For a child born today, what will the world look like in 2100? This is the topic of a special section of The Futurist, September- October issue. Via scenarios and forecasts from some of the leading expert within foresight, we get a glimpse into what it will mean to be 88 at the dawn of the next century. This is the future of the Homeland generation. Millennials will be 96 to 120 if they are alive and some of them will. Some scenarios make me infer that some Generation X members are still with us as “post-centenarians”. Others take the the transhumanist/singulitarian view that we have passed the point where we will be able to live forever.
The trends and emerging issues covered range from energy, climate changes, economic systems, space travel, scientific breakthroughs – particularly in biology and computing – and of course, aging.
Extreme longevity seems to show up in many of the narratives, reflecting long anticipated breakthroughs in medicine, computing and biotechnology. Resource depletion combined with resource scarcity, governmental issues and dwelling patterns are other issues.
The “mood” of these forecasts, or the level of pessimism vs. optimism, seems to be in line with most futurist projections: If and when we can manage to reform ourselves before we totally ruin the planet, it’s going to worse only until it gets better. Similar to cycle theories like the Kondratiev long waves or Strauss and Howe’s generational predictions, we will most likely go through a period of crisis – a period we have already entered – before we enter a new “high period”.
Dr. William Halal and Laura B Huhn from TechCast believe a new high tech era will occur around 2020. This view is similar to that of Olli Hietanen and Marko Ahvenainen, Finland Futures Research Centre, who forecast a Sixth Kondratieff wave (2010 – 2050) based on new innovation and technologies within biotechnology. The Sixth wave differs from the Fifth because of the increasingly rising prices on raw materials and energy. The new paradigm in innovation and production is likely to be within molecular, or synthetic, biology, which will allow us to grow and change structures from raw biological materials. Just think about all the experiments happening with stem cells and organ scaffolding in the labs today! Not to mention biological 3-D printing. Tissue engineering will enable us to grow new organs and artificial meats, even biodegradable polymers to be used in manufacturing. These prospects might be frightening to some, conjuring up 19th and 20th century sci-fi dystopias like Frankenstein and Brave New World. But for most futurists, the unsustainable alternative of status quo is often much scarier!
Since the theme revolves around the future perspective of a child born today, the topic of aging recurs frequently in the scenarios and forecasts. By today’s standard 88 is a fairly old age and we don’t consider there to be much life changes after this age. But at the beginning of the next century the age of 88 might only bring an occasional midlife crisis. Such life expectancy is what VP of Rehab and Wellness at Encore Healthcare, Marta Keane project for the child whose newborn picture is uploaded to Facebook just at this moment. Due to aforementioned progress in regenerative medicine, biological deterioration in old age can be overcome. And through access to ubiquitous customized treatment and diagnosis systems via the outfittings of their future “smart homes”, patients can monitor much of their own health at home. This scenario helps overcome the anticipated shortcomings of physician availabilities many places. See my When will we consult our phones before the doctor? from last year. Since people live longer, family and marriage life will also change over a person’s life span. “Till death do us apart” may become “Till we decide to move on”.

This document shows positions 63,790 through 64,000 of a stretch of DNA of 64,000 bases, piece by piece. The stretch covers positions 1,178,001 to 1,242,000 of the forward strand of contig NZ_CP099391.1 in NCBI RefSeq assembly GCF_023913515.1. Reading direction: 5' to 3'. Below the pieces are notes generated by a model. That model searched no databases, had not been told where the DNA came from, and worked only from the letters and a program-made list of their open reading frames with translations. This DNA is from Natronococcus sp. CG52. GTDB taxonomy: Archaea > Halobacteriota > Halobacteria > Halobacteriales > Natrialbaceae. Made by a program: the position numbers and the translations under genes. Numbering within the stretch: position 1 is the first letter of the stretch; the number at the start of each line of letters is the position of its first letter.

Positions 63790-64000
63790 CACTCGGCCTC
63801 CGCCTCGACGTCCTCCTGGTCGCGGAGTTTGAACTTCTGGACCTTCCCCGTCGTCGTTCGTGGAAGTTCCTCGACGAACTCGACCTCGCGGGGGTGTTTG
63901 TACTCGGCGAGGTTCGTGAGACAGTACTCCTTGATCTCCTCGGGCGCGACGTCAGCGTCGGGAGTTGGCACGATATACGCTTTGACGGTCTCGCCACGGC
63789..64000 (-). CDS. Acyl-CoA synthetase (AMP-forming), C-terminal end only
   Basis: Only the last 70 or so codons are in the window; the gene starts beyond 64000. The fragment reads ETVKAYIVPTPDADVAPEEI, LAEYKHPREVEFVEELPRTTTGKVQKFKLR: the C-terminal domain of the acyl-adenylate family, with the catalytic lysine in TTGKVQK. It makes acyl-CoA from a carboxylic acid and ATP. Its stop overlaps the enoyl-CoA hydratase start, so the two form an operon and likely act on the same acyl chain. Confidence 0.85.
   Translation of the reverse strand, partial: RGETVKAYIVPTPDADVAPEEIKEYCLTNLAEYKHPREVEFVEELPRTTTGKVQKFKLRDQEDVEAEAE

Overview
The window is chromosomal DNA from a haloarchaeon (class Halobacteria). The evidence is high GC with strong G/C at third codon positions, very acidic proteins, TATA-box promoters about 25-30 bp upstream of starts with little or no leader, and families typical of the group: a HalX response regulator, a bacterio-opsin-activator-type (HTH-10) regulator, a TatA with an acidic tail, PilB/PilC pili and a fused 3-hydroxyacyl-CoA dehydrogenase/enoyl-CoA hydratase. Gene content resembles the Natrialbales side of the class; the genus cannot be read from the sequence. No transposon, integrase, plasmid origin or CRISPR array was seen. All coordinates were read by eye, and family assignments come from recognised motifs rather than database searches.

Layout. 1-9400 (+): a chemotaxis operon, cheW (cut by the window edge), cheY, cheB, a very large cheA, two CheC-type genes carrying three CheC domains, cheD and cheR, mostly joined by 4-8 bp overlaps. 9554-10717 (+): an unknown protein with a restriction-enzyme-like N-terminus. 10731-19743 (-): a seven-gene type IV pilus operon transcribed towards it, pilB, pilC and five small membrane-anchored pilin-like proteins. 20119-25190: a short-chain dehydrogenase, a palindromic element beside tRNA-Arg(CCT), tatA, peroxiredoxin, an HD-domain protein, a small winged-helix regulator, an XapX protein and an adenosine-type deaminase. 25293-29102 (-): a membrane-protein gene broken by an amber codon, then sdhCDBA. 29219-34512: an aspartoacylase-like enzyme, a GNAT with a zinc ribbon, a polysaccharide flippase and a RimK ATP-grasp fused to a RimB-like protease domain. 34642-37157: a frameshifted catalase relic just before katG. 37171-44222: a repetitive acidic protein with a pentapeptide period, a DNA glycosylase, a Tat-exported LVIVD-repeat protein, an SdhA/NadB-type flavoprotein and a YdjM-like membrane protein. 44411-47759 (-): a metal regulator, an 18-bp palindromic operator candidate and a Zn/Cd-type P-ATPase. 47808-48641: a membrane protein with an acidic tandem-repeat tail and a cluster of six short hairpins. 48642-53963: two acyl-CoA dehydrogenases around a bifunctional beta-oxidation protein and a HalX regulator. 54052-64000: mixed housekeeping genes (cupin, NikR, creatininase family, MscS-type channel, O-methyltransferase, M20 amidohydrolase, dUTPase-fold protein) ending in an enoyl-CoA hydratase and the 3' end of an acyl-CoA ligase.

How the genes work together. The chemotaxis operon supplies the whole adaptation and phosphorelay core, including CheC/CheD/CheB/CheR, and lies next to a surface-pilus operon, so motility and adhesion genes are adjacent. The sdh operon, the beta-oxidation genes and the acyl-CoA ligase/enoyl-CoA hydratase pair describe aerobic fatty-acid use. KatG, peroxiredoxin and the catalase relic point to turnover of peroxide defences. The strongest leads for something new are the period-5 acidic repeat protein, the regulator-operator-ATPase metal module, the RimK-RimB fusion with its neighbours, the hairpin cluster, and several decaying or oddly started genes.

Jouni J. Sakijarvi sums this future up with the descriptive title Paradise Found: No Aging, No Pensions. This actually makes me realize: none of these futurists have mentioned the immediate demographic challenges facing industrial countries in the very near future. None of the scenarios go to depths at explaining exactly when and how we enter this bright new future. When do we go from an elder boom, which by conventional expectations will depend largely on the current unsustainable system, to the high-tech augmented, synthesized, and biomanipulated future where health and independence triumph over traditional health limitations? How do we implement new technologies, systems etc. in our old social structures?
There are many commonalities in these forecasts, revealing that futurists tend to think alike. But in some areas I see diverging predictions. One relates to the transhumanist idea that homo sapiens will eventually reach a point where they can live forever. Other are less radical. But despite disagrements whether or not there is a hard-wired limit in the human organism most believe lifespan will continue to increase.
Energy seems to be area portraying most divergent futures – and perhaps indicating a divergence among futurists? Berkley professor Ozzie Zehner embeds his forecasts in a sober, more traditional epistemology, mentioning mostly already known technologies and incremental steps towards energy prosperity with various set backs along the say. Other scenarios paint more rosy pictures where we capture most of our energy needs from sun, fusion and various restructuring at the cellular/nano level.
All in all these scenarios and forecasts are inspiring reading and provide some hope that if humanity can get through some initial bottlenecks, a pretty good life is waiting for us on the other side of the climatic and economic squeeze that threaten our world systems at the moment. It’s all about priorities, and if we really do want to create a better future for our children, the blue print for how to do it is already here.